About

Hello! Welcome to The Healthy Habits Lab!

Jogging_Woman_in_Grass

Photo by Michael “Mike” L. Baird bairdphotos.com https://creativecommons.org/licenses/by/3.0/us/

With the ultimate goal of helping individuals and their healthcare providers to prevent and/or manage chronic illness, our lab’s work aims to:

1) Identify the universal and behavior-specific processes and mechanisms of health-habit development in order to design, test, and implement tailored interventions (for example, depending on the findings of this research, interventions may be tailored to the particular behavior, to specific barriers or stages of habit-development, or to specific characteristics of the individual).

Flickr/e-MagineArt.com https://creativecommons.org/licenses/by/2.0/

2) Create a communication system, or protocol, through which healthcare providers can utilize knowledge of health-habit developmental processes to: a) facilitate new habit development in their patients (i.e., promote adherence to newly prescribed behaviors); and b) identify the existence of and reasons for non-adherence to previously prescribed behaviors, so that the provider can refer “non-adherent” individuals to problem-specific interventions. We have several ongoing and planned research projects specific to exercise habits and medication/supplement adherence.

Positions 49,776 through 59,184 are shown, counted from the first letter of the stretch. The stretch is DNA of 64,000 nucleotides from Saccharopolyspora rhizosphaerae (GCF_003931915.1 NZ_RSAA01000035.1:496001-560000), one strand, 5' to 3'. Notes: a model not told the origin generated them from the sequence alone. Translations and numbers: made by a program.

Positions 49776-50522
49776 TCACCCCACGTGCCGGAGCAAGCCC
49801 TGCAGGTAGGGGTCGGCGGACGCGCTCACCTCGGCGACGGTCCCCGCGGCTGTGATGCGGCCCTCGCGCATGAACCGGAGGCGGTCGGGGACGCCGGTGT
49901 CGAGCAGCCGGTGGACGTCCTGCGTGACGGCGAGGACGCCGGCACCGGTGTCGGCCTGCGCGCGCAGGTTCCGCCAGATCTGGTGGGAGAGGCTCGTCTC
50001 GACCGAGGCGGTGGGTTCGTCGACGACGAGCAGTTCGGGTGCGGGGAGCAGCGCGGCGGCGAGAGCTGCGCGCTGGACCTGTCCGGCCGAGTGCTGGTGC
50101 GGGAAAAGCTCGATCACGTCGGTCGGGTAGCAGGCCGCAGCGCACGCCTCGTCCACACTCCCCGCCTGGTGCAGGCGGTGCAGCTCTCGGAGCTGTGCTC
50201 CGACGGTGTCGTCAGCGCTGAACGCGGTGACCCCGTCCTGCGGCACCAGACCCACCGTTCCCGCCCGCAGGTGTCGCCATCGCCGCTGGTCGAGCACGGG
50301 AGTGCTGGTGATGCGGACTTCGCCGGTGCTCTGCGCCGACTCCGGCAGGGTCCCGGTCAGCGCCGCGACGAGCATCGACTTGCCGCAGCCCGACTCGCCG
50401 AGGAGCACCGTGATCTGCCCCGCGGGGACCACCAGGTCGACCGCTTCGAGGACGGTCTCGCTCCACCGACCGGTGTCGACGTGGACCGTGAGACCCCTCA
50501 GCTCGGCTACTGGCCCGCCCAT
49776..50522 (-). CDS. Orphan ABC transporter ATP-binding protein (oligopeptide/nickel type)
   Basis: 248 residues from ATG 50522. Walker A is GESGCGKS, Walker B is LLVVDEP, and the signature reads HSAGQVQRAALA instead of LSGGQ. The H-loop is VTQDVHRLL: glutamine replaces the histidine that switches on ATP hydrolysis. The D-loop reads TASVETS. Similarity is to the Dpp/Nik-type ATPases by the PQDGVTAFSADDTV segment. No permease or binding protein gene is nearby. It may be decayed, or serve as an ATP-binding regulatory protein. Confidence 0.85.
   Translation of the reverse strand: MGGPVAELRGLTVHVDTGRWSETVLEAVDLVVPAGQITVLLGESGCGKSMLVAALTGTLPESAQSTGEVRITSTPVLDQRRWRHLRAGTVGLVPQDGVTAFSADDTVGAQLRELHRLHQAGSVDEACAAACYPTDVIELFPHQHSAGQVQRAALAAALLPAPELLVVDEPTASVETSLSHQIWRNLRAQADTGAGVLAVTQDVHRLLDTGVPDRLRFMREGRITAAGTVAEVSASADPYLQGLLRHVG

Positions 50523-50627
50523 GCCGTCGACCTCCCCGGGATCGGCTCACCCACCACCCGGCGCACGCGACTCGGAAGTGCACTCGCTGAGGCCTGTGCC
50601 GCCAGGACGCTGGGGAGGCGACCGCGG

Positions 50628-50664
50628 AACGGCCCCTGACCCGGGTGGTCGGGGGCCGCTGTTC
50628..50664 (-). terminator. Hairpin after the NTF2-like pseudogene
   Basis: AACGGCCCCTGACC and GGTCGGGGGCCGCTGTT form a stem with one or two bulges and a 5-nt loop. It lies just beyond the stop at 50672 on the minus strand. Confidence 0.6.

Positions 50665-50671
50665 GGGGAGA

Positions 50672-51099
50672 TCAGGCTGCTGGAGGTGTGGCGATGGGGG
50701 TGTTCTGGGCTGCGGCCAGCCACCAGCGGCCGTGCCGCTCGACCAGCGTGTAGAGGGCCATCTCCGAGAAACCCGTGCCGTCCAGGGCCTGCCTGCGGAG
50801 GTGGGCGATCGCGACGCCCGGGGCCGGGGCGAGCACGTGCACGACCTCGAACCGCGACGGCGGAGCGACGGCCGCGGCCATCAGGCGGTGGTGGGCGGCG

3) Design interventions to promote healthy behaviors in the long-term, such as regular exercise! For example, using mobile phone applications to help individuals set up new routines, gain self-efficacy (i.e., learn that the individual can actually do the behavior) and behavior-response efficacy (i.e., learn the behavior is actually working for the individual), and development intrinsic motivation to engage in the behavior (i.e., get the individual to WANT to do the behavior!) and self-identification with the behavior.

A special sub-category of our research involves researching the effect of military veterans’ perceptions of their medically unexplained symptoms (MUS) on their recovery from or management of the symptoms; the effect of perceived disagreement between veterans and their physicians’ regarding the cause and control of the MUS; and the effect of physicians’ communication about MUS to veterans on these factors.

veterans

Photo credit: Flickr/Minnesota National Guard, Women’s Veterans of Minnesota https://creativecommons.org/licenses/by-nd/2.0/